Sydney resident Iszac William Walters will have to pay fines and costs totalling $11,000 for his “downright stupid and irresponsible” actions in bringing live scorpions into New Zealand from Australia.
Christchurch District Court Judge David Saunders said jail terms could be imposed on people who carried out such breaches of New Zealand’s Biosecurity Act where people thought it was okay to bring noxious substances and animals into the country.
Ministry of Primary Industries prosecutor Grant Fletcher told the court: “The fact is, a biosecurity offence is a very serious matter. Once a genie is out the bottle it’s gone for good.”
The judge told 23-year-old Walters: “This was just downright stupid and irresponsible behaviour.”
He imposed fines of $5000 on both charges relating to bringing in six scorpions through Christchurch Airport and ordered $1000 costs to be paid to the Ministry.
Walters had pleaded guilty to the charges. He will return to Sydney to help care for his father, who is recovering after a liver transplant, and continue his work as a staging assistant for a local news network and pay off his financial penalties.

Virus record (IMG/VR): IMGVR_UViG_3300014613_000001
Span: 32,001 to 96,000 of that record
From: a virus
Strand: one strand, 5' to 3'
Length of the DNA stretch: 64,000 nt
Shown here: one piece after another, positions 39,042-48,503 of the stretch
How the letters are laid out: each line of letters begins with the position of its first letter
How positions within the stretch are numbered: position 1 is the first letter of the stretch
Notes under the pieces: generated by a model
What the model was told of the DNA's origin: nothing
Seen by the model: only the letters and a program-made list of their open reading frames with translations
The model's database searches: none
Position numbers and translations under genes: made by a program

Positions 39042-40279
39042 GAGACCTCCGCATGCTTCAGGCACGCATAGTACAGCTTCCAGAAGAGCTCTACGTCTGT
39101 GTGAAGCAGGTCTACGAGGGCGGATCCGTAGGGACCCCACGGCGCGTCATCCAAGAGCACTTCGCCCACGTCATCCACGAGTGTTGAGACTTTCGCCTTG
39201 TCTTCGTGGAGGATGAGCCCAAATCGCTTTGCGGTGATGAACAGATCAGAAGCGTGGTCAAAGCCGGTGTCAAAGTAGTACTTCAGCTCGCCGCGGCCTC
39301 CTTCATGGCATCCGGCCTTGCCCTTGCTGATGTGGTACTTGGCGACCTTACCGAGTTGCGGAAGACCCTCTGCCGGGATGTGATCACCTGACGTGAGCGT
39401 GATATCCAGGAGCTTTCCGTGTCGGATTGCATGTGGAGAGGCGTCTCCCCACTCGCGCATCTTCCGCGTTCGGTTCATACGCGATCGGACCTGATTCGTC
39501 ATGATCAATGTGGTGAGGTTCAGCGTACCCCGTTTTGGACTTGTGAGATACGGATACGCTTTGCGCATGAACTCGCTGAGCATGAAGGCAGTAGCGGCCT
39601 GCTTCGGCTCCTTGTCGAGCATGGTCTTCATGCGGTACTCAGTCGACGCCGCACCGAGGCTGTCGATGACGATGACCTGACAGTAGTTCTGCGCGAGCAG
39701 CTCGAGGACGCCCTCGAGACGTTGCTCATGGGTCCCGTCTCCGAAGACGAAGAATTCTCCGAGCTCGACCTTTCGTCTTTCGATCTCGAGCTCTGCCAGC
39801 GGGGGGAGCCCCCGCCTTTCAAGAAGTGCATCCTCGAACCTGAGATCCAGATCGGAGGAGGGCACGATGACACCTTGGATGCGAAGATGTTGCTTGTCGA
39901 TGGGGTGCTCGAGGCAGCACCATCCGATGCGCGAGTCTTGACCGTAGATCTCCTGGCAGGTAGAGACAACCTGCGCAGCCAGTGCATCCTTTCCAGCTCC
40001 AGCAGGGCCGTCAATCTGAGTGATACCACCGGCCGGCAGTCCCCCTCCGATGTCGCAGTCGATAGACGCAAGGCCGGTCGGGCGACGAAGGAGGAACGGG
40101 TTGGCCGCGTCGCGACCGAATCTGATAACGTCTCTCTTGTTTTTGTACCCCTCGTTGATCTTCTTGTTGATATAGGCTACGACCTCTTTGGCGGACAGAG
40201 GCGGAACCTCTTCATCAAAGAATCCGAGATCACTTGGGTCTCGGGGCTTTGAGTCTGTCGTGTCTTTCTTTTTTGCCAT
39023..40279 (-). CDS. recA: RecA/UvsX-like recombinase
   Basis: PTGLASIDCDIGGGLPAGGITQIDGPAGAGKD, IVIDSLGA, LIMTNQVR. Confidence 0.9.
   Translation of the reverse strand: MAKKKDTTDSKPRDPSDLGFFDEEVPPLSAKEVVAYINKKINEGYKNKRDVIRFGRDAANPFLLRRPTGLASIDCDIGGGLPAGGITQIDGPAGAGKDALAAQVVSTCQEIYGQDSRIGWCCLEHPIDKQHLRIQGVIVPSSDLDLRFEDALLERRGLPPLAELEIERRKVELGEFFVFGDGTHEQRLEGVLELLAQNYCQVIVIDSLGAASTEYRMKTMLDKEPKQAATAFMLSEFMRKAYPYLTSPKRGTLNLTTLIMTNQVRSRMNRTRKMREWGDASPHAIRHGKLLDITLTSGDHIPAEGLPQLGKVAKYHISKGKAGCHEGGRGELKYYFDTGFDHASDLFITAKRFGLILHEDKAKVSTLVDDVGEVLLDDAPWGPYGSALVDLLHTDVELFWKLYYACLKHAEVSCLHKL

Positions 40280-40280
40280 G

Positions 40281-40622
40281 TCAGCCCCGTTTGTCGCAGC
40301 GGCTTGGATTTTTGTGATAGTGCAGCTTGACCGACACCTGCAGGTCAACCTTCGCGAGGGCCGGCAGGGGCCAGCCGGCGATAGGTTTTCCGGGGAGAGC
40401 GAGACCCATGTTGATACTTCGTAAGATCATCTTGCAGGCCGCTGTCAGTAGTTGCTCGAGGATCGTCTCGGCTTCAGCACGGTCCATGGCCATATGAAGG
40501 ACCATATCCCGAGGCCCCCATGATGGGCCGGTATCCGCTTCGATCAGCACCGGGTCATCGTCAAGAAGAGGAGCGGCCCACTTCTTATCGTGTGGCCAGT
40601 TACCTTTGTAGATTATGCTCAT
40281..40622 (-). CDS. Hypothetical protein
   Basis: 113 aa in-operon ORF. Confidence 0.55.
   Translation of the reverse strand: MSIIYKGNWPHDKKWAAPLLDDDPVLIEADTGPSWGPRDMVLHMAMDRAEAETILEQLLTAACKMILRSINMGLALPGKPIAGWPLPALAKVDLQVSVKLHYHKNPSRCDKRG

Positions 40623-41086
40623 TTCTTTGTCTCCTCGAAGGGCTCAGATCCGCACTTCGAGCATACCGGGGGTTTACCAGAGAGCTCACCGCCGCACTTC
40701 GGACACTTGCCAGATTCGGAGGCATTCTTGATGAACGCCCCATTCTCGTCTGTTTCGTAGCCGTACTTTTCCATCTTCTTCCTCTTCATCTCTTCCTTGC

Others involved in the offending, who had received the scorpions from Walters, were given community detention sentences in Queenstown last month.
Defence counsel Graeme Riach said Walters had made inquiries to have his KiwiSaver savings released to pay the fine in New Zealand but that did not seem to be possible. He pressed for a fine to be imposed in Walters’ case, though the Ministry had sought a custodial sentence to signal deterrence.
Walters brought the six scorpions in through Christchurch Airport in a 35mm film canister on February 17.
They were the black rock species which were found living under rocks, and five arrived alive. They were from the Melbourne area and could grow up to 55mm in length.
Judge Saunders said they did not necessarily have a fatal sting and were not as destructive of the environment as some might think. “It is questionable whether they would have survived in Central Otago.”
He noted that Walters had returned to New Zealand from Australia to be interviewed about the offence, and then returned to “face the music” at court. He had written letters of apology to the people involved.
He noted that Walters was a first offender, who had not brought the creatures in for commercial gain.
People who had written references for him had been shocked at the foolish and irresponsible behaviour.
Walters might have enhanced his reputation in the eyes of the other young men by bringing in the scorpions, but others would not have been impressed if the species had become established, the judge said.